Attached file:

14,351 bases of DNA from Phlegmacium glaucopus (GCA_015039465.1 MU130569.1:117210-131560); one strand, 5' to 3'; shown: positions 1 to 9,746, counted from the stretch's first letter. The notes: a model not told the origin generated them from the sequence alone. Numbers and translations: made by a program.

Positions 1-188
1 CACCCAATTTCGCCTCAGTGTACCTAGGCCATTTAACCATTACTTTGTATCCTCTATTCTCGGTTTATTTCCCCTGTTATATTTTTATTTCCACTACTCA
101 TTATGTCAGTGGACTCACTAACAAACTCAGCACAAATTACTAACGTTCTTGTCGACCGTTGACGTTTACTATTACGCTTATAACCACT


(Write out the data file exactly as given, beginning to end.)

14,351 bases of DNA from Phlegmacium glaucopus (GCA_015039465.1 MU130569.1:117210-131560); one strand, 5' to 3'; shown: positions 1 to 9,746, counted from the stretch's first letter. The notes: a model not told the origin generated them from the sequence alone. Numbers and translations: made by a program.

Positions 1-188
1 CACCCAATTTCGCCTCAGTGTACCTAGGCCATTTAACCATTACTTTGTATCCTCTATTCTCGGTTTATTTCCCCTGTTATATTTTTATTTCCACTACTCA
101 TTATGTCAGTGGACTCACTAACAAACTCAGCACAAATTACTAACGTTCTTGTCGACCGTTGACGTTTACTATTACGCTTATAACCACT